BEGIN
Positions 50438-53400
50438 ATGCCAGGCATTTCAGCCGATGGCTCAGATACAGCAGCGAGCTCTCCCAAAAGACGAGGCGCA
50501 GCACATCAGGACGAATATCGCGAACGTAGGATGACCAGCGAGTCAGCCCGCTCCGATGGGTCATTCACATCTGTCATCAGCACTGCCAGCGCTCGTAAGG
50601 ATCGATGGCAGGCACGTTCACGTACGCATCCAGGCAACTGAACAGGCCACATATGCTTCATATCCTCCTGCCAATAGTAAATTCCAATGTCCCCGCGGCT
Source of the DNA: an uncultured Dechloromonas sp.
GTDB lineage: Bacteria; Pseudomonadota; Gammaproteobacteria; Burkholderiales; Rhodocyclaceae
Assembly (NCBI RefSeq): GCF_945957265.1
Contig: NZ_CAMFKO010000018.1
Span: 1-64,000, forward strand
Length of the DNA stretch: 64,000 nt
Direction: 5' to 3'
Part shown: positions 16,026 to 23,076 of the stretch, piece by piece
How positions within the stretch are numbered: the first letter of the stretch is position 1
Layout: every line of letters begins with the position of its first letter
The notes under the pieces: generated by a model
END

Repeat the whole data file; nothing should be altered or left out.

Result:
Positions 50438-53400
50438 ATGCCAGGCATTTCAGCCGATGGCTCAGATACAGCAGCGAGCTCTCCCAAAAGACGAGGCGCA
50501 GCACATCAGGACGAATATCGCGAACGTAGGATGACCAGCGAGTCAGCCCGCTCCGATGGGTCATTCACATCTGTCATCAGCACTGCCAGCGCTCGTAAGG
50601 ATCGATGGCAGGCACGTTCACGTACGCATCCAGGCAACTGAACAGGCCACATATGCTTCATATCCTCCTGCCAATAGTAAATTCCAATGTCCCCGCGGCT
Source of the DNA: an uncultured Dechloromonas sp.
GTDB lineage: Bacteria; Pseudomonadota; Gammaproteobacteria; Burkholderiales; Rhodocyclaceae
Assembly (NCBI RefSeq): GCF_945957265.1
Contig: NZ_CAMFKO010000018.1
Span: 1-64,000, forward strand
Length of the DNA stretch: 64,000 nt
Direction: 5' to 3'
Part shown: positions 16,026 to 23,076 of the stretch, piece by piece
How positions within the stretch are numbered: the first letter of the stretch is position 1
Layout: every line of letters begins with the position of its first letter
The notes under the pieces: generated by a model